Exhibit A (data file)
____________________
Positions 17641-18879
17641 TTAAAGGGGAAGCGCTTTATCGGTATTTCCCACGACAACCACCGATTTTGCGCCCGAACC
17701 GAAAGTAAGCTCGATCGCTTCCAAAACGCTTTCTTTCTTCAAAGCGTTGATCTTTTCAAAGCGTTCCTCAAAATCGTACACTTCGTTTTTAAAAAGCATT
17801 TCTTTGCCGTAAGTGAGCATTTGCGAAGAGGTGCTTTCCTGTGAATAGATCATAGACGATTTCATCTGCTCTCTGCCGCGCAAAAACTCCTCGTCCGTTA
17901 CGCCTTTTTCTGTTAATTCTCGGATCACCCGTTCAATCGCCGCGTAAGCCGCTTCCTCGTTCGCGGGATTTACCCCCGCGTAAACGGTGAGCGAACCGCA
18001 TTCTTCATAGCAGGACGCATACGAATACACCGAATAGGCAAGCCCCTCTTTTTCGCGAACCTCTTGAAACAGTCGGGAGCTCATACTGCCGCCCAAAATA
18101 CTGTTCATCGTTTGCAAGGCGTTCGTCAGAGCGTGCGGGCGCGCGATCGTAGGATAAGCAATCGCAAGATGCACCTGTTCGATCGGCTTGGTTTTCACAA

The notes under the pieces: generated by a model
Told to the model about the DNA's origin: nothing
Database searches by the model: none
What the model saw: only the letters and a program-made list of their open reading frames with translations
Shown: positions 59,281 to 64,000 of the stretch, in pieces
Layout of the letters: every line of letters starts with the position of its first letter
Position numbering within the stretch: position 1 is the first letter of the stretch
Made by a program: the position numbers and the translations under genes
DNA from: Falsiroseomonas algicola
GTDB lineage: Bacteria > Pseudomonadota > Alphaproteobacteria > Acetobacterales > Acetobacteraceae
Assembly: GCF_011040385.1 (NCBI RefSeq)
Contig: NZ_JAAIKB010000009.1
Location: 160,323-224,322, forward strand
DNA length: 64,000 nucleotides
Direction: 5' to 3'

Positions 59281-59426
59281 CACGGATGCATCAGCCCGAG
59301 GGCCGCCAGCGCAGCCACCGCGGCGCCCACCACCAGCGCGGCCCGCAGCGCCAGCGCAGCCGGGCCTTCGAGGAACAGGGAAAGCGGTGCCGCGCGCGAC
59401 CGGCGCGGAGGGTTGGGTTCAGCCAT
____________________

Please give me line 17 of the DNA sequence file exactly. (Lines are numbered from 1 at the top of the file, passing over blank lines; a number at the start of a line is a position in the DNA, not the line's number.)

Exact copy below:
GTDB lineage: Bacteria > Pseudomonadota > Alphaproteobacteria > Acetobacterales > Acetobacteraceae